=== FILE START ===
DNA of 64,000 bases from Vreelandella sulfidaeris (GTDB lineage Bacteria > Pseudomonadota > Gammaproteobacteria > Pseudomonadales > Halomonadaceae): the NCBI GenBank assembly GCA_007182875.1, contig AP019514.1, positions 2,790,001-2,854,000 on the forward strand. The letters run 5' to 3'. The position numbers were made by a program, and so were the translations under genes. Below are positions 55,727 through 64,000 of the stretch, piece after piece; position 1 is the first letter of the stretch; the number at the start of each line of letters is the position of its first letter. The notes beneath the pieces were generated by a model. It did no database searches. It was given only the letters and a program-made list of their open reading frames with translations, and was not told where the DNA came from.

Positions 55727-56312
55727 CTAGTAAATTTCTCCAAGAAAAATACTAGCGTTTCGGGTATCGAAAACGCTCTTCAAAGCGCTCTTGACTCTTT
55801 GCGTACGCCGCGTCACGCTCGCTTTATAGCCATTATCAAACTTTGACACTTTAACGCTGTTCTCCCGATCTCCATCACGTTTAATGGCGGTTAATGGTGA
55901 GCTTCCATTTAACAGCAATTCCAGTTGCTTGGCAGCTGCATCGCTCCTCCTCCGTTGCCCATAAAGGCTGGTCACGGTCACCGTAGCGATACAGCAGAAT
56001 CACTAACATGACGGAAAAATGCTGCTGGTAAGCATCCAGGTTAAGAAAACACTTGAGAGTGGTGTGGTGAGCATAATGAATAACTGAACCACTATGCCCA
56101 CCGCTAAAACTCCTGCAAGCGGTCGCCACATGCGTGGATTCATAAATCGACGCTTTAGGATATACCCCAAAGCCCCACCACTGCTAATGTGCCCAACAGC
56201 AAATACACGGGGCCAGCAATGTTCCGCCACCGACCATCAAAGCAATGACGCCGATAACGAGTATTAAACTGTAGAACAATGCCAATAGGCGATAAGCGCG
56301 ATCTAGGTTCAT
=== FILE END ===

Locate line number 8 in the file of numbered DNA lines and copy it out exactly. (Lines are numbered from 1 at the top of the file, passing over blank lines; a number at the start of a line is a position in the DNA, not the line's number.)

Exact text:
56201 AAATACACGGGGCCAGCAATGTTCCGCCACCGACCATCAAAGCAATGACGCCGATAACGAGTATTAAACTGTAGAACAATGCCAATAGGCGATAAGCGCG